German Chancellor Angela Merkel on Friday said it is crucial that Egypt's new leadership is committed to the Mideast peace process and lives up to its obligations toward Israel.
She welcomed Egyptian President Mubarak's departure in the face of pro-democracy protests as "a historic change" and a "day of great joy."
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But, Merkel said, "We also expect the future Egyptians governments will uphold peace in the Middle East and respect the treaties concluded with Israel, and that Israel's safety will be guaranteed."
Israel's greatest concern has been that its 1979 peace treaty with Egypt might not survive under a new government, especially if Egypt's Muslim Brotherhood — the largest and most organized opposition group — gains influence. The Brotherhood has opposed the treaty.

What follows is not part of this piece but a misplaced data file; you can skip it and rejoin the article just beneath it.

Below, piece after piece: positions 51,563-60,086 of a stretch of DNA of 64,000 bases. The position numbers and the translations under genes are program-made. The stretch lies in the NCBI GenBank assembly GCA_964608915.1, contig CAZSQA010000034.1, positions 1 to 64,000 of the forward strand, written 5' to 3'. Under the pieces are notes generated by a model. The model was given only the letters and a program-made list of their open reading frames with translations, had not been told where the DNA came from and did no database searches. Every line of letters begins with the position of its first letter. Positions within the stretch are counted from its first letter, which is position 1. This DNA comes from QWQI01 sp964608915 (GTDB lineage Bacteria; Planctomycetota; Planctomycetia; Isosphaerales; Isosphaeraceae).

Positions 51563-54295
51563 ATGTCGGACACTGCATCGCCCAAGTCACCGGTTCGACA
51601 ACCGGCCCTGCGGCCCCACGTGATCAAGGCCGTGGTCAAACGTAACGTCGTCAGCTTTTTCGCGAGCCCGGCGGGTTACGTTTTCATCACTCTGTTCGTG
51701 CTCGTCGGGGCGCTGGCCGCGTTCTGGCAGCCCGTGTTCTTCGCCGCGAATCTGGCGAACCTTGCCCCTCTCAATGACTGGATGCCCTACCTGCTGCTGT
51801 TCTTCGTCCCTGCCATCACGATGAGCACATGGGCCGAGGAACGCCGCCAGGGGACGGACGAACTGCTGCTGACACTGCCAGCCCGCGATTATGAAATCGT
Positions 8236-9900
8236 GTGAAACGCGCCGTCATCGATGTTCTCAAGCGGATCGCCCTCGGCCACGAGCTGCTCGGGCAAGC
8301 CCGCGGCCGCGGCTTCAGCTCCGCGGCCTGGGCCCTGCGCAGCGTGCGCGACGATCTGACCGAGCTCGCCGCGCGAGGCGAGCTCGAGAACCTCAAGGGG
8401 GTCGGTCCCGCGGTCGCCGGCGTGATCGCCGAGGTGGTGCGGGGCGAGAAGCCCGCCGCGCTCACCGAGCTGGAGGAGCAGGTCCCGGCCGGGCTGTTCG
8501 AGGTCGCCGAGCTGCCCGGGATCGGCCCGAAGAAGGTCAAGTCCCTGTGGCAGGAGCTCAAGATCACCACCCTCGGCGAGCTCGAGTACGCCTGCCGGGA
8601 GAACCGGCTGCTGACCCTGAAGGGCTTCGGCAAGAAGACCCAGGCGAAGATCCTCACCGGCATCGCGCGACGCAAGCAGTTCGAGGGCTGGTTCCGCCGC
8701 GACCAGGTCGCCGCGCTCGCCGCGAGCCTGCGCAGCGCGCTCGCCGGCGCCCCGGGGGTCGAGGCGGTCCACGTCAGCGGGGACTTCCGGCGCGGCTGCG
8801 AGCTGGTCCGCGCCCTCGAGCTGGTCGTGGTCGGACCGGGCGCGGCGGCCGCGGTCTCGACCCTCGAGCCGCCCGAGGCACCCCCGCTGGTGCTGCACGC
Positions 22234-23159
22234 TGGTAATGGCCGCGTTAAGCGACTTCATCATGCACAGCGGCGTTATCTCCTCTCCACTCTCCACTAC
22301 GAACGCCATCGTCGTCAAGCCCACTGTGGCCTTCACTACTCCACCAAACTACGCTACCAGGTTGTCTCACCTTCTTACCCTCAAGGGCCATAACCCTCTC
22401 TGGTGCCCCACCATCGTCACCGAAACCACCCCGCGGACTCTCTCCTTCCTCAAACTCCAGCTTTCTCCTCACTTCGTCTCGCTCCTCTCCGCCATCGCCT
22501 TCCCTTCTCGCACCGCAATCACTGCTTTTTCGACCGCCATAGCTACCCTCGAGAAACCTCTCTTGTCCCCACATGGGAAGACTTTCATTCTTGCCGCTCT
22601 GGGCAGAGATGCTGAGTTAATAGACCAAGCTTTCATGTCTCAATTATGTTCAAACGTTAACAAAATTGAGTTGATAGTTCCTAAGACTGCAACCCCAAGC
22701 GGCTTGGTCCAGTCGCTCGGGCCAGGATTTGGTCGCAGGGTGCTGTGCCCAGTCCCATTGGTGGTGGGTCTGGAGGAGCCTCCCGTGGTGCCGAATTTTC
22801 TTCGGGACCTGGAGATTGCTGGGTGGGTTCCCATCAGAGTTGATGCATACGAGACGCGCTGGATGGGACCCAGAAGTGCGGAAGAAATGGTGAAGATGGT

EU foreign affairs chief Catherine Ashton on Friday said she respects Egyptian President Hosni Mubarak's decision to resign and called for dialogue to form a broad-based government, Reuters reported.
Ashton stated that the European Union shares the Egyptian peoples desire for an orderly transition to a democratic government and free elections.
Secretary-General Ban Ki-moon reacted to the resignation of Mubarak on Friday, saying the "voice of the Egyptian
people" had been heard.
He called for a peaceful and orderly transition to democracy.